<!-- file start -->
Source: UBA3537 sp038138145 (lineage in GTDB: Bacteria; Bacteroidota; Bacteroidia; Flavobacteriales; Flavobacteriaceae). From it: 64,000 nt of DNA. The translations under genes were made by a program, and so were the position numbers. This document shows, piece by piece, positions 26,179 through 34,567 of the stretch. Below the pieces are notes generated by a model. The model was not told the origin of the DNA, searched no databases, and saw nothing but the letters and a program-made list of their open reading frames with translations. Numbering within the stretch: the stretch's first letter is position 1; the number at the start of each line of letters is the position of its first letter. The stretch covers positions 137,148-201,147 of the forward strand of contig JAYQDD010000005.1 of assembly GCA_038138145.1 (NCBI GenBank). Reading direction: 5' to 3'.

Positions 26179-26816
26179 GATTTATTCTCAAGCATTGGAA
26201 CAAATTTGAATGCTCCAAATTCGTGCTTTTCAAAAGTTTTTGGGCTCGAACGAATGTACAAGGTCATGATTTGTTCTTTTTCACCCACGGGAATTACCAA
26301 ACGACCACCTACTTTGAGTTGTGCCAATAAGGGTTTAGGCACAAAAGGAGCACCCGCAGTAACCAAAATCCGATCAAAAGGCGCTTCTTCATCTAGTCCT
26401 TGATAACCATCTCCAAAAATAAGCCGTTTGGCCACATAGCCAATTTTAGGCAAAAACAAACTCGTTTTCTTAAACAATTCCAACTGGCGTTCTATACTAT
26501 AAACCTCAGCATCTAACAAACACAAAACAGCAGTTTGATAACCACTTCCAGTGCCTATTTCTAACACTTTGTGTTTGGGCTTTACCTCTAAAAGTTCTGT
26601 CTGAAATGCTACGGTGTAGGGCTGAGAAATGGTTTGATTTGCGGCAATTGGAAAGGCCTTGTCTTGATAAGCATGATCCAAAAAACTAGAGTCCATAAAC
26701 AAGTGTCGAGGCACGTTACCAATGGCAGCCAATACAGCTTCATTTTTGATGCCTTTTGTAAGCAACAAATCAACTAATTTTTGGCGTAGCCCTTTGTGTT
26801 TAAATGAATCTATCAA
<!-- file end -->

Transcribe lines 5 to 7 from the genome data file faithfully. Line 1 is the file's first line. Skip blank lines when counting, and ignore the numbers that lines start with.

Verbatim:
26301 ACGACCACCTACTTTGAGTTGTGCCAATAAGGGTTTAGGCACAAAAGGAGCACCCGCAGTAACCAAAATCCGATCAAAAGGCGCTTCTTCATCTAGTCCT
26401 TGATAACCATCTCCAAAAATAAGCCGTTTGGCCACATAGCCAATTTTAGGCAAAAACAAACTCGTTTTCTTAAACAATTCCAACTGGCGTTCTATACTAT
26501 AAACCTCAGCATCTAACAAACACAAAACAGCAGTTTGATAACCACTTCCAGTGCCTATTTCTAACACTTTGTGTTTGGGCTTTACCTCTAAAAGTTCTGT